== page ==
While Santiago has grown steadily for decades — state-of-the-art skyscrapers and modern infrastructure are common sights downtown — the Río Mapocho has remained static and less than magnificent. Now, work on a new project to regenerate the Mapocho has finally begun.
Earlier this week, President Sebastián Piñera, accompanied by First Lady Cecilia Morel and Sport Minister Gabriel Ruiz-Tagle, led the initiation ceremony for “Project Mapocho 42 km.” The Chilean head of state explained the project’s goal is to “recover, clean and care for the river, returning it to the people and making it the green spine of our city.”
Alongside the rejuvenated river will run a long-distance cycle path connecting Santiago from the district of Lo Barnechea in the far east to Pudahuel on the far western perimeter of the city — a total of 26 miles. The initiative will also include a pedestrian highway, space for joggers, lighting and will be lined with trees.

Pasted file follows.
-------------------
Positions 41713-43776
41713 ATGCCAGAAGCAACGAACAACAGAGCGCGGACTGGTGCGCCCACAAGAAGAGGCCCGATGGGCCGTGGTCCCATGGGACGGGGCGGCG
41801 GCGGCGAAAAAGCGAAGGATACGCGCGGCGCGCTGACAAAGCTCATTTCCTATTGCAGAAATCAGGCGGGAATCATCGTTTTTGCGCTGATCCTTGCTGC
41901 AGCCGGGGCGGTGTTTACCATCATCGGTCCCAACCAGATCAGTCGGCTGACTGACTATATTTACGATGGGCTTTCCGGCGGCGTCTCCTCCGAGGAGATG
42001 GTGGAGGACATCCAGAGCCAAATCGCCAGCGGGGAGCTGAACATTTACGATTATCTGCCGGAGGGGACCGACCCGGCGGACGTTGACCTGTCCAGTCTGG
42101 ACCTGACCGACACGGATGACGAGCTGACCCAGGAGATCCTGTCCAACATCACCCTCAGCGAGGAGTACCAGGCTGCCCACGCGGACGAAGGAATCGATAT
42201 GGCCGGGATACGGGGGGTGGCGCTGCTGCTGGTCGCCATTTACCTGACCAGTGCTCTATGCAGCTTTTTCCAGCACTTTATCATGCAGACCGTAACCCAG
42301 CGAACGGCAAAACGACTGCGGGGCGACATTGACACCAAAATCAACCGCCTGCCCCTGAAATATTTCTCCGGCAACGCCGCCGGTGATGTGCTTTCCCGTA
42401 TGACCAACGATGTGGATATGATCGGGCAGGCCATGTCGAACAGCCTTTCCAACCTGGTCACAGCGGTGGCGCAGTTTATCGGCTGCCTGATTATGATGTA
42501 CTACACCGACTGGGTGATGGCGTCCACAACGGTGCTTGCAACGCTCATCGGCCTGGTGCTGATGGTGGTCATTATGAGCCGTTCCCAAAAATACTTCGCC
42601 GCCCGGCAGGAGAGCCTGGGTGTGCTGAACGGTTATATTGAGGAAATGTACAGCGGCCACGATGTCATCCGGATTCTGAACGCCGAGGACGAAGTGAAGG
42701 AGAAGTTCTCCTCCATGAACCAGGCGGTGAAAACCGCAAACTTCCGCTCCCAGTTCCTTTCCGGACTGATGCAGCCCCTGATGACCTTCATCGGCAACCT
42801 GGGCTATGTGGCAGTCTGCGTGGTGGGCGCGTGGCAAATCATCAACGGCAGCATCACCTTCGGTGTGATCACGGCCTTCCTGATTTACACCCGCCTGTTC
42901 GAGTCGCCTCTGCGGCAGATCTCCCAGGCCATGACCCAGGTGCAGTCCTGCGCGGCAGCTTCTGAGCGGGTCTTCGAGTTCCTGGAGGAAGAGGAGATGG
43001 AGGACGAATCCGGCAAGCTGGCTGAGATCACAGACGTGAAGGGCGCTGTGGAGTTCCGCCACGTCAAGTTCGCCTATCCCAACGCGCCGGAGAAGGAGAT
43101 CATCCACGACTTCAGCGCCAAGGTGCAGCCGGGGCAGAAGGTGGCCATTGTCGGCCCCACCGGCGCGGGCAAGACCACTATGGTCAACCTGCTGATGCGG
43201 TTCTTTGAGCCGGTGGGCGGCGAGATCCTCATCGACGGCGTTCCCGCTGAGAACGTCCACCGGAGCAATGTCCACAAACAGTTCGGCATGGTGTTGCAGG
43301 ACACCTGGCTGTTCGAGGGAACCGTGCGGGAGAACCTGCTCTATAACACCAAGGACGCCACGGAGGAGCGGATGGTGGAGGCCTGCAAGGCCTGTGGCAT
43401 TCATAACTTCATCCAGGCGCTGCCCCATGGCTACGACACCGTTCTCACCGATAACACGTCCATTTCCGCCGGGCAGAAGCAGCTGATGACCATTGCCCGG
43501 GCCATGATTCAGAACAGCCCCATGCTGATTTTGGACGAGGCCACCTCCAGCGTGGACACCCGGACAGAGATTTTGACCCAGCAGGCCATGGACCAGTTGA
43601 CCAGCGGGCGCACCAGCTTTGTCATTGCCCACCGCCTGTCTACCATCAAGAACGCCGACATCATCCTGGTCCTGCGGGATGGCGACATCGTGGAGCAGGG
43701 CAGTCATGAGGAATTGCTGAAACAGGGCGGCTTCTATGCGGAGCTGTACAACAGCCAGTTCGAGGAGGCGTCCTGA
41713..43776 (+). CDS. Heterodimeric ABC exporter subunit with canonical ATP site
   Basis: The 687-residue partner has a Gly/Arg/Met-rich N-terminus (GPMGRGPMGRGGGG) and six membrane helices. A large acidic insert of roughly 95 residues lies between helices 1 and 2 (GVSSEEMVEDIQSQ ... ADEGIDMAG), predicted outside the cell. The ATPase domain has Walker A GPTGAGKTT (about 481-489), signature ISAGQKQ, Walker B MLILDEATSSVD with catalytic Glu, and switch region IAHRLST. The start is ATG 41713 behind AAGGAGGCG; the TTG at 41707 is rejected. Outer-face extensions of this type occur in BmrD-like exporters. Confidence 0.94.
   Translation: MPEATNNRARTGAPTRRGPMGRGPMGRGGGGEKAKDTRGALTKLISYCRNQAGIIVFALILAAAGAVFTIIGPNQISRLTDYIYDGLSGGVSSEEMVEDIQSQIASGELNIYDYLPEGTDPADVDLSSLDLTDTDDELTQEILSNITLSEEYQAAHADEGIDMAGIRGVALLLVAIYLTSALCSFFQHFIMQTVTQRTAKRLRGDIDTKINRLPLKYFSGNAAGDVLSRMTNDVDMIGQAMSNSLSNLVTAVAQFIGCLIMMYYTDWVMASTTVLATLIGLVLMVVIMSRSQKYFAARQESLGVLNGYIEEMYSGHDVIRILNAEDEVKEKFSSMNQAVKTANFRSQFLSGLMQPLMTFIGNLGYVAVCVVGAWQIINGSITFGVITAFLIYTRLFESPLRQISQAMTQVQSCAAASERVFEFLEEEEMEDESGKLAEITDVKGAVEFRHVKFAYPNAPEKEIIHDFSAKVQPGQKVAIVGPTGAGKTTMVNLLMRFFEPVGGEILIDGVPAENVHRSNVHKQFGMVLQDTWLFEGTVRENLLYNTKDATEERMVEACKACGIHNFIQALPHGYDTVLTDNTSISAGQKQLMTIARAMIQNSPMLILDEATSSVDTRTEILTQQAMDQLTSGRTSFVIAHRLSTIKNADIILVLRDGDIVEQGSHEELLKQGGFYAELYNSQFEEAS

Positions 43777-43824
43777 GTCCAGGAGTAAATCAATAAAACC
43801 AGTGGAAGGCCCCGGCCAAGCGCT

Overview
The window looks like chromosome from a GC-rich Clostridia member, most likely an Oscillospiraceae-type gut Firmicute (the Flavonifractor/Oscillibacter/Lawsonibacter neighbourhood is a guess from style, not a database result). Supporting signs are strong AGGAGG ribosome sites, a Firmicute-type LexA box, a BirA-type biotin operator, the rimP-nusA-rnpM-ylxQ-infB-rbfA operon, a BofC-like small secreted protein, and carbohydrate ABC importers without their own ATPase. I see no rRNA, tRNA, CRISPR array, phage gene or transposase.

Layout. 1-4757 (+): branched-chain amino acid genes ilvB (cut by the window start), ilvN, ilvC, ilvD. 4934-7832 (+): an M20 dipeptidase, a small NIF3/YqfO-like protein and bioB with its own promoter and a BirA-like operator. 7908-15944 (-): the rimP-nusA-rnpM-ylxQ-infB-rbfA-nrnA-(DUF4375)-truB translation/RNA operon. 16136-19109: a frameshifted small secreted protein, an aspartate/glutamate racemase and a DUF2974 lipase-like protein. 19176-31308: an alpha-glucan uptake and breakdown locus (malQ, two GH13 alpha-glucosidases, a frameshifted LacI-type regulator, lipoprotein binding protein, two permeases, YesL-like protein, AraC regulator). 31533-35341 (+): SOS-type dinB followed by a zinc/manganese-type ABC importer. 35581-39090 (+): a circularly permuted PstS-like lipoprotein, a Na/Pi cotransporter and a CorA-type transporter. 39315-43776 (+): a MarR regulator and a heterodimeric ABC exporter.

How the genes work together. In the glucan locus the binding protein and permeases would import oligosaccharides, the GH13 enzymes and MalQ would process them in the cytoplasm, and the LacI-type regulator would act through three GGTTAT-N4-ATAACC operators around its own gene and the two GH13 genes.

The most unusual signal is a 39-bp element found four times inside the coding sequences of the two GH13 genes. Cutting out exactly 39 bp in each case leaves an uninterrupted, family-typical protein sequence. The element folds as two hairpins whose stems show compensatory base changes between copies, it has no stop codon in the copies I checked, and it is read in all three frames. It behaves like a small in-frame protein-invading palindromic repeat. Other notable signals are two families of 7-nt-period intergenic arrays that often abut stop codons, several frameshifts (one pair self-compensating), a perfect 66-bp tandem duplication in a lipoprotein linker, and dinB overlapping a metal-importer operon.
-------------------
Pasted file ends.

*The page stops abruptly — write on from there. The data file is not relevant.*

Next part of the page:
Those behind the initiative — which will encompass eight districts — say it will benefit the lives of large numbers of Chileans.
“More than two million Santiaguinos will enjoy the rejuvenated Rio Mapocho once it is recuperated, and returns to carrying clean water,” said Piñera.
The Chilean president outlined his strategy to prioritize both development of infrastructure and a healthy local environment.
“We are changing the city of Santiago, but we are using a double criteria,” Piñera explained. “We are not simply building infrastructure, urban roads — things which are certainly important — we are also creating a city for people, a city for families and a city for children.”
In recent years, Santiago has seen the establishment of several ciclovías, or cycle highways, and other infrastructure works to meet the demands of, and improve the experience for, the city’s burgeoning cycling community.